For the most part, people are satisfied that Adobe Flash Player will be completely gone by 2020. However, Flash is still a big part of the Internet’s legacy, so we need to take a moment on how its death will impact the online community and the world in general. Here are five ways in which Adobe Flash Player’s disappearance will affect us.
- Flash engineers will need retraining
Because Adobe Flash Player was such a big part of the tech world for so long, there are a lot of people out there that specialize in its inner workings. But now they will need to reconsider their career choices and maybe get retrained in HTML5 or something else.
- Legacy software will be in danger
Legacy software is something that relied heavily on Adobe Flash Player. The effects of Flash’s death are already seen in this domain, so the future might bring even more unwanted change for legacy software.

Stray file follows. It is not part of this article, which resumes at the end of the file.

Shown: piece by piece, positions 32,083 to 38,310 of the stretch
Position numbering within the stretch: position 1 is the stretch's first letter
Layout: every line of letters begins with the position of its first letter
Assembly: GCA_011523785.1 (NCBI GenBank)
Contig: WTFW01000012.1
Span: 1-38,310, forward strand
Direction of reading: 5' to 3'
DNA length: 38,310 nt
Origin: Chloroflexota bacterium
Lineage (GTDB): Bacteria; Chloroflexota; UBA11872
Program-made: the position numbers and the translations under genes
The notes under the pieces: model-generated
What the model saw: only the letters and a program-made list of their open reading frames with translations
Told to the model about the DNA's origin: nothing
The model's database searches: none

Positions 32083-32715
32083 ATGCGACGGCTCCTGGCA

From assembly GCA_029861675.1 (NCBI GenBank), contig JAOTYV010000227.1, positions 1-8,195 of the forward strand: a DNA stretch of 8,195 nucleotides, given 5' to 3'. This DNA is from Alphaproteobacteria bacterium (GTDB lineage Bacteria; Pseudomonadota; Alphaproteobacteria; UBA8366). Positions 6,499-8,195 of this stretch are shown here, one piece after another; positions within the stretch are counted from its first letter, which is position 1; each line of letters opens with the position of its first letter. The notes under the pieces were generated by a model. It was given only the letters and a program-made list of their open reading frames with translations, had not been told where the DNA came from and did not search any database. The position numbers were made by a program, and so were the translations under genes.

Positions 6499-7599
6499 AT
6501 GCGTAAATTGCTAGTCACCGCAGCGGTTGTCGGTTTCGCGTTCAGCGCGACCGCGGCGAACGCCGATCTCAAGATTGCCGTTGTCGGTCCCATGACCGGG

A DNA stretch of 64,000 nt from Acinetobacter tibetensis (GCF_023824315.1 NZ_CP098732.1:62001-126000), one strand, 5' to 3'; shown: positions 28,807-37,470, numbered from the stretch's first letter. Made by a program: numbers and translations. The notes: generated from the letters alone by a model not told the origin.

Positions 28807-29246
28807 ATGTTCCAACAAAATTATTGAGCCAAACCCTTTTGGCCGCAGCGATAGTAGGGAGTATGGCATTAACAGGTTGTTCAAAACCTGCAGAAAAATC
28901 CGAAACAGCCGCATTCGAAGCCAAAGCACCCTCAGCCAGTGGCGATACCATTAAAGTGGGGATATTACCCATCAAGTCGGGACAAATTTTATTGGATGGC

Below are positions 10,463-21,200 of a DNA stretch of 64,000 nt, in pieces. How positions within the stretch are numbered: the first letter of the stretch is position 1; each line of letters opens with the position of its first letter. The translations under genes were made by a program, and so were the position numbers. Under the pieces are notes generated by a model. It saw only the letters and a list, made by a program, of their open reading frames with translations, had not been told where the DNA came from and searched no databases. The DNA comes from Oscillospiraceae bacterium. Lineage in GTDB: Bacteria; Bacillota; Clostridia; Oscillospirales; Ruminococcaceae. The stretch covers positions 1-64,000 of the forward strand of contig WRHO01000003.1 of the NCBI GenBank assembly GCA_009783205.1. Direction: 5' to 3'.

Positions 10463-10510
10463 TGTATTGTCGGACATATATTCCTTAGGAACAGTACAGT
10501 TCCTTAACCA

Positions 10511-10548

- Older apps will disappear
There are still a lot of old apps out there that run on Adobe Flash Player. And there is no interest in changing them or rewriting their codes or anything of the sort, so they will most likely quietly die out.
- Better user experience
There is also a bright side to this, and it’s one we all expect anyway: online user experience will be better sans the buggy, glitchy and laggy Adobe Flash Player.
- We’ll be just fine
Former Apple CEO Steve Jobs denied Adobe Flash Player entry on iOS a long time ago, and Apple seems to be doing just fine. So will we. In fact, we’re already doing better as more and more platforms eliminate Adobe Flash Player and move on to bigger, better things.